Salmonella and Onions: The U.S. and Canada Both Hit by Large Salmonella Outbreak in the Midst of the Covid 19 Pandemic
Have you ever wondered where food comes from? Have you ever wondered if it was safe to eat, or where it had been before it got to you? These are all important questions to ask, and more importantly, to get answers to. Many times, food has travelled a long distance before arriving at the marketplace, and not always under the best conditions.
A recent outbreak in Salmonella, which both Canadian and U.S. health officials have linked to onions, has raised a great many questions. Red, White, Yellow, and Sweet Yellow Onions all over the country have been recalled by Thomson International Inc., as well as by other companies who use or have distributed those onions. This recall includes all foods that have been made with, or come into contact with these onions, even if no illnesses have been associated with consumption of that particular product. These onions at the center of the recall were distributed throughout all 50 states as well as Canada – which means it is likely that most households have the potential to come into contact with these contaminated onions. Because it may be difficult for to determine where any particular onion or product with fresh onions came from, many health experts are recommending that consumers throw away any onions, and foods made with onions, that cannot be traced back to an origin that is safe. Better to be safe than sorry.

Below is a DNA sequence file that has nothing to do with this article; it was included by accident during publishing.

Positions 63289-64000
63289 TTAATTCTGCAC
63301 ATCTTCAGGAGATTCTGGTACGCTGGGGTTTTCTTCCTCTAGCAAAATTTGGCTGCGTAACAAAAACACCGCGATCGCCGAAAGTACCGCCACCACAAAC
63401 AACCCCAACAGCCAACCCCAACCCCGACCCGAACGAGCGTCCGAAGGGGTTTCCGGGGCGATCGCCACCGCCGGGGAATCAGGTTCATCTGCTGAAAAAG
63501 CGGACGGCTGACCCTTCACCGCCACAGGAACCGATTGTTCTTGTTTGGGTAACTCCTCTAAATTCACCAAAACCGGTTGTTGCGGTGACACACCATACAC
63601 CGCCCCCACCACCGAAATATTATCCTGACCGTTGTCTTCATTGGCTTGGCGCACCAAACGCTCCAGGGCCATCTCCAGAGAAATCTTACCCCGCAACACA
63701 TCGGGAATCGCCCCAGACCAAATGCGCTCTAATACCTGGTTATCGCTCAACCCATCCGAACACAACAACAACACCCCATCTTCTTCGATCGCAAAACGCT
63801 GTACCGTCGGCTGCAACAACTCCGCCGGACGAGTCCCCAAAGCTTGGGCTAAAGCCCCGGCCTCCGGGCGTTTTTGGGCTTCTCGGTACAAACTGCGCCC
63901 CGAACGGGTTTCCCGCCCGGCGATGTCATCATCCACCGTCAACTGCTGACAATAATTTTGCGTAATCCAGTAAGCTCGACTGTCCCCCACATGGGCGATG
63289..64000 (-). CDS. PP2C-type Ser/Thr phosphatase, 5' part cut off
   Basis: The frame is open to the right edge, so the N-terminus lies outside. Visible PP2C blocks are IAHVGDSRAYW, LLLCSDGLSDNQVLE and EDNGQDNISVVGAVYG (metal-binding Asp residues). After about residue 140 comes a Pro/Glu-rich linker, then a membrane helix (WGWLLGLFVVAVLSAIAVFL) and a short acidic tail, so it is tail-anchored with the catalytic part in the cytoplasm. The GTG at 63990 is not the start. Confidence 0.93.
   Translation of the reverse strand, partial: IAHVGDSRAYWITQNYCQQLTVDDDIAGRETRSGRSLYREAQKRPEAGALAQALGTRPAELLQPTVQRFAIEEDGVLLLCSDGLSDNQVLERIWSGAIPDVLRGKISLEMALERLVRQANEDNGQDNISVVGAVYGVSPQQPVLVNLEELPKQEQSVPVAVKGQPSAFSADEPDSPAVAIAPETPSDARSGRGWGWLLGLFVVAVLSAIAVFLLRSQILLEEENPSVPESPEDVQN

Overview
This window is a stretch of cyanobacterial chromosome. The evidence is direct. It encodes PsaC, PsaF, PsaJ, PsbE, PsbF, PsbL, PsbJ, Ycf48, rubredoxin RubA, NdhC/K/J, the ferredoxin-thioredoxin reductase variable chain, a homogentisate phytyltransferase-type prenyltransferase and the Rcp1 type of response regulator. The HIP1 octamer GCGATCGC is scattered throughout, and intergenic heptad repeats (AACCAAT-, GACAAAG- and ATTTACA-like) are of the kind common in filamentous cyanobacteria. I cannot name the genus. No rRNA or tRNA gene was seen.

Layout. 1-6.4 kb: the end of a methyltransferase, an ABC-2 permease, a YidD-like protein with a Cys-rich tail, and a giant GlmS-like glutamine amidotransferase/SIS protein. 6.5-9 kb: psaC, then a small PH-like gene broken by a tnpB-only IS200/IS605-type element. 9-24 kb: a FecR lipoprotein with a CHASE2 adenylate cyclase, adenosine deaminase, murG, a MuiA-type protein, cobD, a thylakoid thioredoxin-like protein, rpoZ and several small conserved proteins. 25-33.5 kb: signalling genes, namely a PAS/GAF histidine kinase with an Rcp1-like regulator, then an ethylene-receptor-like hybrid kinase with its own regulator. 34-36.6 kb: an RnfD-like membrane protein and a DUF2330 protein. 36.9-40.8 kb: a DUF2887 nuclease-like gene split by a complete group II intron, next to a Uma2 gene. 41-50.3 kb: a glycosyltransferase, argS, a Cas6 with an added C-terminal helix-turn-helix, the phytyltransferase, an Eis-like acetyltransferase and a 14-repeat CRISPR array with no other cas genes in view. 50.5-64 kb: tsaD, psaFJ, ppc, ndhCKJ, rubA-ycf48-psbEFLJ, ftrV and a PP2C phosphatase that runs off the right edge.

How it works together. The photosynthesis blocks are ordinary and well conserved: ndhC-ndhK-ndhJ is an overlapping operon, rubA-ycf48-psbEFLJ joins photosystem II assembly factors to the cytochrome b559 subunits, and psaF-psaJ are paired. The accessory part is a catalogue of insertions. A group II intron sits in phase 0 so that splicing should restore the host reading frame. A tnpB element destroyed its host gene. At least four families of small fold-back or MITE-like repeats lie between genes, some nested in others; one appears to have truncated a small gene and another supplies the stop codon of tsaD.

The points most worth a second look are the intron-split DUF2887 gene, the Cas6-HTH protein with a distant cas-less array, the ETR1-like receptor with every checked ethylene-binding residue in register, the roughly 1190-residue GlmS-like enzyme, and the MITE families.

Salmonella infections are almost always contracted from eating food, but can also be spread from animals to people (zonotic), or person to person, and is more likely to occur during warm weather. It is important to thoroughly clean your produce, properly cook your food, as well as clean dishes, surfaces, and utensils between uses in order to minimize your chances of infection. It is important to always follow the latest food safety guidelines and protocols to ensure the health and safety of your loved ones. Just a few helpful tips can reduce your chances of contact with, or infection from Salmonella. Among these are washing all fruits and vegetables thoroughly, avoiding some very high risk foods like clover sprouts; cleaning kitchen surfaces regularly, especially cutting boards; washing hands and utensils and preventing cross-contamination; and not working with food if you feel sick.
According to one Salmonella Lawsuit Lawyer, Ron Simon, “another helpful hint is to pay attention to, and adhere to, recalls and warnings about specific products.
While infection from Salmonella may be somewhat mild for some people, it can also be very serious, particularly for those with a weak immune system, small children, and the elderly. Health officials warn that consumers who are experiencing symptoms of a Salmonella infection, should contact a doctor.